After all the excitement of the astonishing info from Pluto it seems a real downer to have to report that, even as 67P approaches Perihelion (closest approach to the Sun) in August, the orbiter Rosetta has had zero communication with the Philae lander, with the last contact being on 9 July 2015.
Here’s a picture of all the instruments on Philae:-
26 June 2015 : 7 further connections, but all very intermittent (13, 14, 19, 20, 21, 23, and 24 June)
It requires 50 minutes to dump all the stored info from Philae’s 2 mass memories (assuming a stable link). The best was 19 June, but that was just 2 sessions, each of 2 minutes. Others have been worse, including longer but unstable throughout and some with zero telemetry.
Communications are line-of-sight (3GHz RF subsystem working in S band (Sarthou, 1998)). 67p has a 12.4 hour rotation period, which means 2 opportunities each day to communicate. The current predicted contact windows vary between a few tens of minutes and up to three hours. The process is that Rosetta sends a calling signal to which Philae responds, establishing a link. Philae then uses that link to transmit it’s stored telemetry to Rosetta. Rosetta then relays the telemetry back to Earth (only Rosetta has a radio link powerful enough to transmit the (current) 300 million kilometres to Earth).
At this time Philae was unlikely to store energy & thus needed to be in direct sunlight to have enough power to transmit. Another factor was that the orbiter needed to be ~200km from the comet due to the volumes of dust being emitted. Dust affects the ‘star tracker’ unit which keeps it orientated; in the worst case it goes into “Safe Mode”; this is an autonomous mode that could take days or weeks to recover from.
Radio power varies as the square of the distance (twice as far away means ¼ as strong) so they were doing their best to get Rosetta as close as they could, but they worried that Safe Mode may get triggered again. Safe Mode was last triggered back in March. That was an event that fractured everybody’s nerves, and nobody wants it to happen again. Nevertheless, they were planning on getting as close as 165 km on 30 June.
9 July 2015 : 12 minute stable connection (the first since 24 June)
The DLR Lander Control Center (LCC) sent an initial test command to turn on the power to CONSERT on 5 July 2015, but the lander did not respond. CONSERT is a transponder on 90MHz, and is likely to respond independently of the rest of Philae, which suggests a reason why they sent the command.
Koen Geurts, a member of the lander control team at DLR Cologne:-
We can already see that the CONSERT instrument was successfully activated by the command we sent ... We do not yet have an explanation for why the lander has communicated now, but not over the past few days.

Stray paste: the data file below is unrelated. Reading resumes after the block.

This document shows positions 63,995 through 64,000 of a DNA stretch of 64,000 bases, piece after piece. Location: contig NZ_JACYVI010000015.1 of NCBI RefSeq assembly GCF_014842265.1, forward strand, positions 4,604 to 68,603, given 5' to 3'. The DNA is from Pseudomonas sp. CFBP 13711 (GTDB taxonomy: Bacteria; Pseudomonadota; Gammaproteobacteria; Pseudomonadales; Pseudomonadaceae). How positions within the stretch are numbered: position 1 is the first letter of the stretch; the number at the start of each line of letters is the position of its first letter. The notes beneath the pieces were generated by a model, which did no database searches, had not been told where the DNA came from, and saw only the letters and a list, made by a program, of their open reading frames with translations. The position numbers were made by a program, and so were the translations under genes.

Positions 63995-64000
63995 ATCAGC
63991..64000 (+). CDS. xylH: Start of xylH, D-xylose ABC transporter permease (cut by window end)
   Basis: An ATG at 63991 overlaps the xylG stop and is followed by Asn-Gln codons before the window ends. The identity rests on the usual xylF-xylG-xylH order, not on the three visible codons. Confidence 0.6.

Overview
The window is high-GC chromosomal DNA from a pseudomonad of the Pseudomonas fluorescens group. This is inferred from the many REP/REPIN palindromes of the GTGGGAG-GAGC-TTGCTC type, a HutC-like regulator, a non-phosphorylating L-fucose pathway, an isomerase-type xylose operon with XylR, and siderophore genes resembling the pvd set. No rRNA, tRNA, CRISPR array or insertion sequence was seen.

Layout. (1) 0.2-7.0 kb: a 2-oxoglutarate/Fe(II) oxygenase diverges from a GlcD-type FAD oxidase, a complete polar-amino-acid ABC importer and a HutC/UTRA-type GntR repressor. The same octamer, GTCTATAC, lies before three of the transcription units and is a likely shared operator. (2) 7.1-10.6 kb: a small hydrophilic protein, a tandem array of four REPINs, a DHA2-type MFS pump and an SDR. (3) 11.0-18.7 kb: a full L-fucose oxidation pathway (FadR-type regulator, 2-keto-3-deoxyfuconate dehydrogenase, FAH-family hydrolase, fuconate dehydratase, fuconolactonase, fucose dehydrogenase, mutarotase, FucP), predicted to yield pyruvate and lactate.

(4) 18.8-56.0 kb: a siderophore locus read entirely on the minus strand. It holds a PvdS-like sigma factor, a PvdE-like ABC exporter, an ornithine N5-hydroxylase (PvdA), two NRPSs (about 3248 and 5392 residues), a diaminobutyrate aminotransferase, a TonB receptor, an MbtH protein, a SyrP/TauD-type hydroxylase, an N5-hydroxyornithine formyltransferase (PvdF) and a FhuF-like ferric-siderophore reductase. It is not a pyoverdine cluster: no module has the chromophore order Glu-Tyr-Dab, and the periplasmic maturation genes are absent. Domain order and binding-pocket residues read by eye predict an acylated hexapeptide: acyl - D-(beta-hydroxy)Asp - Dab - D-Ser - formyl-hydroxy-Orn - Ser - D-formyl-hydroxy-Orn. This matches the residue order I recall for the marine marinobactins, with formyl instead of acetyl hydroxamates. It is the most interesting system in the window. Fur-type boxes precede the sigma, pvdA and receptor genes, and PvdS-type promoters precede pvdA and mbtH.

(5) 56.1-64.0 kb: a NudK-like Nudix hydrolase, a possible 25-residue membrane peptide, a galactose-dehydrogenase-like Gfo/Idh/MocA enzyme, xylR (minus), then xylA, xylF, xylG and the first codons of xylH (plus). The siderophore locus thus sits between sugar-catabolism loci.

The DLR team have been sifting every last bit of info uploaded on 9 July to try to work out why no further communication:
The pattern of sunlight on the panels has altered. Project manager, Stephan Ulamec at DLR:-
The profile of how strongly the Sun is falling on which panels has changed from June to July, and this does not seem to be explained by the course of the seasons on the comet alone.
They are trying to work out why (hit by a dust jet? etc.).
One of the two transmission units of the lander appears not to be working properly; in addition to that, one of the two receiving units is damaged.
Do you know the famous line by Lady Augusta Bracknell in Oscar Wilde’s 1952 play “The Importance of Being Earnest”? (Jack Worthing informs Lady Bracknell that he is an orphan; he lost both parents whilst a young boy):-
To lose one parent, Mr. Worthing, may be regarded as a misfortune; to lose both looks like carelessness.
Philae is programmed to switch periodically back and forth between the two transmission units. They have a “Reference” Lander back at control and, after some tests on it, sent a command to Philae to make it work with just one transmitter. Philae is able to receive and accept commands of this kind in the “blind”, so it should execute it as soon as it is supplied with solar energy during the comet’s day.
DLR tried to ‘call’ ROMAP in a similar way to the commands sent to the CONSERT instrument, but has yet to receive a confirmation signal.
There is a command block that is still stored in Philae’s computer (performed after the lander’s unplanned flight across to the surface to its final location). This “safe block” set of activities includes temperature measurements by the thermal probe MUPUS, measurements by ROMAP and SESAME, and analysis by PTOLEMY and COSAC in sniffing mode, and do not involve moving any mechanism on the lander. No detailed commands are needed: if operated in the currently stored configuration, the “safe block” only needs to be activated, and that is very much what they would like to do. However, they would also need to get the telemetry back, and they need to be able to empty the currently-stored telemetry first.
Rosetta’s altitude (from 180 km down to 153 km) + attitude (latitudes between 0 and 54 degrees) have been altered to try & find the best place to link up with Philae. Unfortunately, on 10–11 July the ‘star tracker’ unit began to wobble, so they uplifted Rosetta back to 170–190 km.
The orbiter keeps on pressing Philae’s doorbell (and getting zero response). In the meanwhile, she is beginning to scan 67P’s southern hemisphere, which has only started to become illuminated in recent months.